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IBS Speaker Series: Diane Douglas
September 25 @ 12:00 pm – 1:00 pm
Title: Inclusive Cultural and Natural Resource Management: A Path to Attain Sustainable Development
Abstract: There is a growing realization that the Environmental, Social Impact Assessment (ESIA) process
commonly fails to safeguard either the natural or human environment on projects in developing countries. Most importantly, ESIAs fail exactly those it is designed to protect—local, indigenous and descendent (LID) communities. The failure to protect cultural heritage and community identity, in particular, has contributed to social and economic inequities, social-psychological stress, forced displacement/forced migration and conflict. Initiatives to engage with LID communities as equal partners on climate change adaptation (CCA), disaster risk reduction (DRR), and long-term development and conservation planning are discussed. To help make communities more resilient to climate change, it is important to consider indigenous and local knowledge (ILK) as well as scientific knowledge, ecology, engineering, architecture—the key is presenting the LID community members with these ideas and allowing them to choose which ones they would like to adopt. If LID communities are fully engaged in the planning, construction, implementation, management and monitoring of a project the project is far more likely to be successful. When scientists tell LID community members that they (the scientist) know what is best, and build a project without embracing LID ideas and develop a management plan without LID input, the community members are far more likely to stop implementing the ‘imposed’ management measures as soon as the scientists leave, and the project will fail. The successes and failures of community engagement implemented on an ESIA completed for a gold mining project in southeastern Senegal and a Strategic Environmental and Social Assessment (SESA) to Reduce Emissions from Deforestation and Forest Degradation (REDD plus) undertaken for the Government of Mozambique are examined.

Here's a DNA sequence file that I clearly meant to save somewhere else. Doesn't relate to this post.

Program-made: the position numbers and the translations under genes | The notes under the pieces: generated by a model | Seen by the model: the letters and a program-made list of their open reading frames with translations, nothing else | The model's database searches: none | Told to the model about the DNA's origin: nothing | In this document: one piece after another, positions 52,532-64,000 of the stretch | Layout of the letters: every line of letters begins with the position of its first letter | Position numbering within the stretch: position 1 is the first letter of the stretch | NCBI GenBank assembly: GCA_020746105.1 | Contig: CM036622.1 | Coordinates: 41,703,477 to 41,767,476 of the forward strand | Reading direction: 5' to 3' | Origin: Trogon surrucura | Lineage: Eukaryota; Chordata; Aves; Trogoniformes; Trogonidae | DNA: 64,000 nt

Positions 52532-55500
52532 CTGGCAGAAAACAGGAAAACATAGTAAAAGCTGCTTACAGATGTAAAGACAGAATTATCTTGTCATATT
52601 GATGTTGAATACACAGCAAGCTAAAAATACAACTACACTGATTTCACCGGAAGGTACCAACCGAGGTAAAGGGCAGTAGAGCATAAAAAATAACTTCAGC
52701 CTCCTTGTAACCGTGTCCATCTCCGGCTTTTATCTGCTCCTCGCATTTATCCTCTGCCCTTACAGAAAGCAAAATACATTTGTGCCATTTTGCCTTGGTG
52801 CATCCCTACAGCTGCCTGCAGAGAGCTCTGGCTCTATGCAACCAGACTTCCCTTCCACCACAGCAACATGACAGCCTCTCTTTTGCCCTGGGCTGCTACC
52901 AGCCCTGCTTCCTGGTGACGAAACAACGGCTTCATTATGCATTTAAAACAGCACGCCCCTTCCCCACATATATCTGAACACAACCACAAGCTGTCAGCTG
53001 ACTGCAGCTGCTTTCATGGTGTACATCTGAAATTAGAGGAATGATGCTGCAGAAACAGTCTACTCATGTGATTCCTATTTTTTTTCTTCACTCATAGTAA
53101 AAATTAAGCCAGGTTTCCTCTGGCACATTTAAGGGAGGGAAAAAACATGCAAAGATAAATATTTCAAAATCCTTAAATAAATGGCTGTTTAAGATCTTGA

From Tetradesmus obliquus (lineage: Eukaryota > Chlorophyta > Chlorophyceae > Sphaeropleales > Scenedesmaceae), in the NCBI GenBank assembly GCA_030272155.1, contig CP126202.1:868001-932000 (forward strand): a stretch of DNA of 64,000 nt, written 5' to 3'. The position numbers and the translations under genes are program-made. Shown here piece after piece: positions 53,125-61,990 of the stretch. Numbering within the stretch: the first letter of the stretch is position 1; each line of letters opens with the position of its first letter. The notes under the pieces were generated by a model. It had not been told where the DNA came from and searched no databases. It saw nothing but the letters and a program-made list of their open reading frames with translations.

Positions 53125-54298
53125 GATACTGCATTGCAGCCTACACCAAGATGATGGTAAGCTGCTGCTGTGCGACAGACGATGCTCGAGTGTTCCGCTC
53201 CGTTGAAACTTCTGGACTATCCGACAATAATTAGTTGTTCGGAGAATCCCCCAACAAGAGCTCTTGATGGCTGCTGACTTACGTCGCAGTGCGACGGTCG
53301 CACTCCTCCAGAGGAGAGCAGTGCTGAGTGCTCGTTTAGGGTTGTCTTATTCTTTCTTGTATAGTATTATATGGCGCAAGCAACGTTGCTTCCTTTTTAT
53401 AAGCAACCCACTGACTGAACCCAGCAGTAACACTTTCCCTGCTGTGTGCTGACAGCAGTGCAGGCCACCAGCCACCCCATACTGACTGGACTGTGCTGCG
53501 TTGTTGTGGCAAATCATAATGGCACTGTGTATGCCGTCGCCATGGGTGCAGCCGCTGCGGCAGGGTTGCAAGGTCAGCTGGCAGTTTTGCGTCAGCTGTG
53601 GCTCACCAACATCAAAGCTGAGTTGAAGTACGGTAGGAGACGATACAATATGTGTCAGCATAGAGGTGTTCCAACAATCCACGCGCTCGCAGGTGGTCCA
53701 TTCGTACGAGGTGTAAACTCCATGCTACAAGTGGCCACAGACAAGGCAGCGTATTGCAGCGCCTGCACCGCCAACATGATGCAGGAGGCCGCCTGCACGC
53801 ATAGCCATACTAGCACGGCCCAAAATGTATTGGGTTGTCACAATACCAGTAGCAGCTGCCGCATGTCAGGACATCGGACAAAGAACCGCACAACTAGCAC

Bio: Dr. Douglas has a B.A. Distinction in Cultural Anthropology from the University of Alberta, Canada, a MSc. in Quaternary Sciences from the Climate Change Institute, University of Maine, Orono, USA and a Ph.D. in Geography (emphasis in climatology), Arizona State University, USA. Diane’s academic studies were interdisciplinary, emphasizing climate change spanning the past 2.5 million years and human-environment interaction spanning the past 20,000 years. Dr. Douglas has consulted in 19 countries, serving as Principal Advisor, Project Manager or Team Leader for engineering and environmental firms as well as a consultant to the United Nations Development Program (UNDP), African Development Bank (AfDB), Asian Development Bank (ADB), European Bank on Reconstruction and Development (EBRD), International Finance Corporation (IFC), and World Bank. Dr. Douglas’ international work required extensive stakeholder consultation, analysis of national policies and institutional capacity, identifying the requirements for governance reform and capacity building, making recommendations for agriculture and infrastructure development, and protecting cultural resources of local, national and international significance. Recognizing the consistent failure of governments and developers to adequately consult with local, indigenous and descendant (LID) communities, Douglas founded the Initiative for Sustainable Development in Africa (ISDAF, www.isdafrica.org). ISDAF was established to identify and share methods that can be implemented to improve engagement with LID communities and in turn help reduce forced migration and conflict resulting from people losing access to their traditional lands and resources.